Cell-Free Systems: A Proving Ground for Rational Biodesign
- School of Biological Sciences, Institute of Quantitative Biology, Biochemistry, and Biotechnology, University of Edinburgh, Edinburgh, United Kingdom
Cell-free gene expression systems present an alternative approach to synthetic biology, where biological gene expression is harnessed inside non-living, in vitro biochemical reactions. Taking advantage of a plethora of recent experimental innovations, they easily overcome certain challenges for computer-aided biological design. For instance, their open nature renders all their components directly accessible, greatly facilitating model construction and validation. At the same time, these systems present their own unique difficulties, such as limited reaction lifetimes and lack of homeostasis. In this Perspective, I propose that cell-free systems are an ideal proving ground to test rational biodesign strategies, as demonstrated by a small but growing number of examples of model-guided, forward engineered cell-free biosystems. It is likely that advances gained from this approach will contribute to our efforts to more reliably and systematically engineer both cell-free as well as living cellular systems for useful applications.
A basic aim of synthetic biology is to design and construct biological systems which perform a given function. An extension of this, inspired by common engineering practice, is to additionally demand that the systems perform robustly, predictably, and with quantitative precision. Some practitioners of synthetic biology explicitly adopt the conventional engineering approach of rational design, where a system is constructed predictively (Endy, 2005; Heinemann and Panke, 2006). In contrast to non-biological engineering, synthetic biological systems are also open to the possibility of evolutionary design (Arnold, 1998), where function is obtained through directed evolutionary screens. It is still an open question as to whether or not a purely rational engineering approach can ultimately be successfully applied to engineer complex biomolecular systems (Davies, 2019).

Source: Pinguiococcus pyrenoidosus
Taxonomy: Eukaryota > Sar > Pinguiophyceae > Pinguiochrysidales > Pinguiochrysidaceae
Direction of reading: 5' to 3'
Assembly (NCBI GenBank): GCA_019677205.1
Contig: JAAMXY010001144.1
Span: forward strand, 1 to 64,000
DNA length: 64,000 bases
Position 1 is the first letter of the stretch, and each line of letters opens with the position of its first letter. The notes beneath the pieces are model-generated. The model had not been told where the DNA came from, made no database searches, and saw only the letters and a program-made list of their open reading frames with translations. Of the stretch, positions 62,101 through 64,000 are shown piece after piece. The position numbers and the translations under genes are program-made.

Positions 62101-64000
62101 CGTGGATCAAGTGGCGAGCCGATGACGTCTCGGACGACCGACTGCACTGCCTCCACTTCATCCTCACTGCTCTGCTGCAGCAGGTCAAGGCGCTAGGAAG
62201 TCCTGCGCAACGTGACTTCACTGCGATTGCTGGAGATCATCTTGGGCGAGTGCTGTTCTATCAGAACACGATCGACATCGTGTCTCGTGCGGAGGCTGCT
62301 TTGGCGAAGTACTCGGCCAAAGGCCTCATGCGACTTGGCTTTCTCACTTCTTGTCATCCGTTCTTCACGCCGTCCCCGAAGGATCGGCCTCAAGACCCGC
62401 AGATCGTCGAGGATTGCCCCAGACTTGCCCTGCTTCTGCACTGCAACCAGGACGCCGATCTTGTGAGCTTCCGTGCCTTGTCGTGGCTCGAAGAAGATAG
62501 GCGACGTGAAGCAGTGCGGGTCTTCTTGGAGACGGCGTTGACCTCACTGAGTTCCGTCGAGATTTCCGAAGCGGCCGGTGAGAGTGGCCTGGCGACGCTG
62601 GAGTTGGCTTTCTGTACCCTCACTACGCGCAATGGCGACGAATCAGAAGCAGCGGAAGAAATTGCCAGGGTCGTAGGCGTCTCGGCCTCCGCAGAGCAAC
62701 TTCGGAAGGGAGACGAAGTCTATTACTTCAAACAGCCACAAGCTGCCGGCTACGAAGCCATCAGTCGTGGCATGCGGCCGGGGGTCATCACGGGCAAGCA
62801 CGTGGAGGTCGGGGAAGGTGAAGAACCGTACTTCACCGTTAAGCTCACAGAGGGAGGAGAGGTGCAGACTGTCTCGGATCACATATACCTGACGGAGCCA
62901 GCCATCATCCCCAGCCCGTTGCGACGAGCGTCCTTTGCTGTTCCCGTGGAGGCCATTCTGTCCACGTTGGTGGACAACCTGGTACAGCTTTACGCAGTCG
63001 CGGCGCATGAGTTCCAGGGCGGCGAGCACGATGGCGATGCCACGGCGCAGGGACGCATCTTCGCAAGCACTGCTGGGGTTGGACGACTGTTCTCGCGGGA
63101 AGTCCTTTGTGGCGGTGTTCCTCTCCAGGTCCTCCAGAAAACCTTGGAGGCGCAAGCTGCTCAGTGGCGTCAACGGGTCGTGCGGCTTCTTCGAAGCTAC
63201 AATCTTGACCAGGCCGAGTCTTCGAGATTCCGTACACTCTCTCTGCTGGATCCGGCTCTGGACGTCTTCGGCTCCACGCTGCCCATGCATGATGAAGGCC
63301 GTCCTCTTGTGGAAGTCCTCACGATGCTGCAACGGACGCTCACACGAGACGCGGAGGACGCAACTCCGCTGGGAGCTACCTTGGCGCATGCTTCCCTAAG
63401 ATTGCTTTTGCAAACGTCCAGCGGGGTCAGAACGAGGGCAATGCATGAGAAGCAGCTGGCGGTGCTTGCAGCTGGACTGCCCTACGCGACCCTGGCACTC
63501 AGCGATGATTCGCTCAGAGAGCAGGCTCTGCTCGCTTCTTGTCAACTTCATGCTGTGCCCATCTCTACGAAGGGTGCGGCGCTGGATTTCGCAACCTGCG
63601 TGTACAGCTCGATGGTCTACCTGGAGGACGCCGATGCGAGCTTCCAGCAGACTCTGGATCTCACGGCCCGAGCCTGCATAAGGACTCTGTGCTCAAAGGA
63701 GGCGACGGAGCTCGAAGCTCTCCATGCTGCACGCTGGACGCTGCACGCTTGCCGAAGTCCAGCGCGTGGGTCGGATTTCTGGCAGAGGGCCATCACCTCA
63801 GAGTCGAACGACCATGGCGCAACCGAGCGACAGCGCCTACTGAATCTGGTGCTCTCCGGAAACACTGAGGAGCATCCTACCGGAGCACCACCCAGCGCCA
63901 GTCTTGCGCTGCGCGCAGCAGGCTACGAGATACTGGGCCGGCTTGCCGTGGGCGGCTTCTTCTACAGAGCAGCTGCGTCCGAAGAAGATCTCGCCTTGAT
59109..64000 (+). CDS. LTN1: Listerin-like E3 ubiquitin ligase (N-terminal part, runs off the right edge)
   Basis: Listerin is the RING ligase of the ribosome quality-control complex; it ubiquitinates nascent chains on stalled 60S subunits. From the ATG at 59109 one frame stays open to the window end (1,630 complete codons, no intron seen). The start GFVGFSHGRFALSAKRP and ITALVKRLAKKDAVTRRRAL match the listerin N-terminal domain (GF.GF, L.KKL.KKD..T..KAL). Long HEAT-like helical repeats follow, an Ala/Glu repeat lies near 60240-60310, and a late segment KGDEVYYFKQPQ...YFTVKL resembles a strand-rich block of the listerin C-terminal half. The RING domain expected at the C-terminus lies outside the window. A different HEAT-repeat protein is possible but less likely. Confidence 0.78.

A fully rational approach adopts all conventional engineering principles, such as standardization and quantitative characterization of parts, mathematical models to describe their behavior, and abstraction which allows hierarchical assembly of parts into modules, subsystems, and systems (Endy, 2005; Arkin, 2008; Canton et al., 2008). For any system of non-trivial complexity, this approach relies on computational methods to enable predictive design (MacDonald et al., 2011).
To a large extent, strict adherence to this approach has not yet been widely successful in synthetic biology, with a few notable exceptions (e.g., Nielsen et al., 2016). Typically, biodesign involves multiple iterations through a so-called “design-build-test-learn” (DBTL) cycle. While eventually a functioning system is produced, the path to get there is not directly through predictive design, but rather informed trial-and-error. The current necessity of DBTL cycles is due to partly to the fact that the complexity associated with biomolecular systems eludes simplifying black-box approximations common in other physical scenarios. Additionally, interrogating biosystems with controlled inputs and perturbations is difficult, and system parameters can be context-dependent and varying. However, with the emergence of high-throughput automation and biofoundries (Hillson et al., 2019), the promise is that DBTL efforts will ultimately enable fully predictive, rational biodesign.